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Zack Onisko, CEO at Dribbble, has made a career out of designing products for fast-growing startups. He first started as a designer a few years after the dot-com bubble burst and found his way to managing growth teams for Branchout, Creative Market & Hired. 

I talked to Zack a few weeks ago to learn more about his career and success stories, what made him switch from design to growth, what he learned building 3 growth teams and how people should think about growth. If you want more content like this, you can signup to my weekly newsletter. Below is a lightly edited transcript of the conversation.

Maxime: Zack, thanks for taking the time! Could you briefly explain us how you got to where you are today? 

Zack: I joined my first fast growing startup in 2003, I joined them as a designer on the marketing team. The team was spending about a million, a million and half dollars a month in paid marketing so it was a very high pace, very metrics focused business. As a designer back then, I did a lot of creative work, mostly around designing ads. 

Coming from a design school, I was trying to bring together the best aesthetics and the most prettiest designs. What I quickly learned is that, it was not the thing that was getting people to click, but what worked was really looking into the user’s psychology. Because we had such a high budget for paid marketing, we were able to do a lot of variations and test a lot of things. We quickly saw what was driving people to the end goal, which was to sign up for our service. 

So that’s what really kind of made me fall in love with A/B testing and analytics. After that, I still remained a designer for many years but as an hybrid, I worked mostly in product management. And then growth is just kind of part of that, being a Product Manager, being a Head of Product, you have to make your products grow or they die, it’s really as simple as that. 

Design and Products have been my wheel well, and then Growth has always kind of been the outcome. 

Maxime: You worked in Marketing, Product & Growth - what differences & similarities do you see between those 3 jobs?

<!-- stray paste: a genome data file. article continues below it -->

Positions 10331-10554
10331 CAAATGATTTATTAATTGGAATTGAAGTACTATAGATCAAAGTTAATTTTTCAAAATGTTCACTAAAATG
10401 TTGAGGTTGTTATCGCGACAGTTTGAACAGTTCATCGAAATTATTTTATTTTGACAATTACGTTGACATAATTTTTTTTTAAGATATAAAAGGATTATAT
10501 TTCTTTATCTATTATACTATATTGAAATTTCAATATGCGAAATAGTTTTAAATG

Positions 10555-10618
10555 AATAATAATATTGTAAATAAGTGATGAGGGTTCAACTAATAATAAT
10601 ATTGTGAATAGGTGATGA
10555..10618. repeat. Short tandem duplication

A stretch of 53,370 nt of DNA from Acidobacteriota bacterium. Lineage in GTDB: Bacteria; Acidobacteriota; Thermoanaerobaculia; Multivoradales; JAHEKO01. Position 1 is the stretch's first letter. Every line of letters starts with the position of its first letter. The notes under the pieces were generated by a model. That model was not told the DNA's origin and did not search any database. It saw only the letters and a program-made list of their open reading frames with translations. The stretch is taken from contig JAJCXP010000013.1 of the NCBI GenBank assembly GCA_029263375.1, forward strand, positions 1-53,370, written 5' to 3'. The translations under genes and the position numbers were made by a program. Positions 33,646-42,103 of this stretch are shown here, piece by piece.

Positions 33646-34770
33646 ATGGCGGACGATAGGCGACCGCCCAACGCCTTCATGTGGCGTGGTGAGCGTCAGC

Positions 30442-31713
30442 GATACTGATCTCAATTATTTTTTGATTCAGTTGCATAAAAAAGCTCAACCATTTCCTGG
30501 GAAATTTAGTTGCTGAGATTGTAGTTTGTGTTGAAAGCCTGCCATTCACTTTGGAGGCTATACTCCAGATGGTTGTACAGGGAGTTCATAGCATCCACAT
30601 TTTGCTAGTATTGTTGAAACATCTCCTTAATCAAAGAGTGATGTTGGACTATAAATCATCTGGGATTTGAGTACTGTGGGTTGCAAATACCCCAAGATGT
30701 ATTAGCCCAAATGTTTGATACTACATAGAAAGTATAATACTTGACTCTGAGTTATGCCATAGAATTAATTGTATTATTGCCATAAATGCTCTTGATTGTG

Zack: I don’t think it’s marketing vs product, product vs marketing; it needs to be the same thing. It’s really just a venn diagram with all those different roles. If you really want to be good at growth you need to be able to move in any other spectrum whether it’s analytics, user experience, design, engineering or marketing. All these different functional pieces blur and it’s all about, “where is the biggest opportunity for the business?” 

Marketing is typically very focused on the top of the funnel. It’s all about getting more users to your website, that’s just marketing, and typically if you’re a marketer that’s your job. That’s your sole job, you drive users to your website or application, you go home and then you just repeat the next day. 

To be a true growth person, you really need that expanded skills set, that diversified set of knowledge that you can bring to the table to solve big problems. 

As a growth person, you are really looking full stack - which is kind of a buzzword as well - but it’s really looking at the entire picture of the business from a high level lens and looking at opportunities. Yes you need users before you focus on retention, but if your product is not ready for retention, if you don’t have product / market fit, if you don’t have a revenue model in place, you are just filling up a leaky bucket. 

As a product person, and product is also a little bit of an ambiguous title - it means different things to different people - but you are really owning the entire product and that’s your job. And as a growth person, you own the entire experience and that’s your job. As you can see there is going to be an overlap and I think where a lot of companies get in trouble is when there is not clearly defined swimlanes, people start to climb and their egos get in the way.

 Typically what I found worked best in my experiences when I worked in a growth role, is when I’ve worked really closely with the Head of Product. We balanced each other out. The Head of Product is typically focused on user experience, really looking through a lens of empathy, and as a Head of Growth, we are really looking through the lens of “where is the biggest opportunity to make the biggest impact and grow in the shortest amount of time possible”. So if I was left to my own devices, it would be too aggressive, if a Head of Product was left to their own devices, we would grow to slowly, so together there is a balance. And the end result that you get is a great product that is tuned for scalability. 

“Together there is a balance. And the result that you get is a great product that is tuned to scalability.” 

Maxime: You talked about Growth as having a high level lens on the business. That sounds like what is known as a Growth Model, what do you think of it? 

Zack: Growth model is a fancy term that Andy Johns made up to really just explain this higher level lens.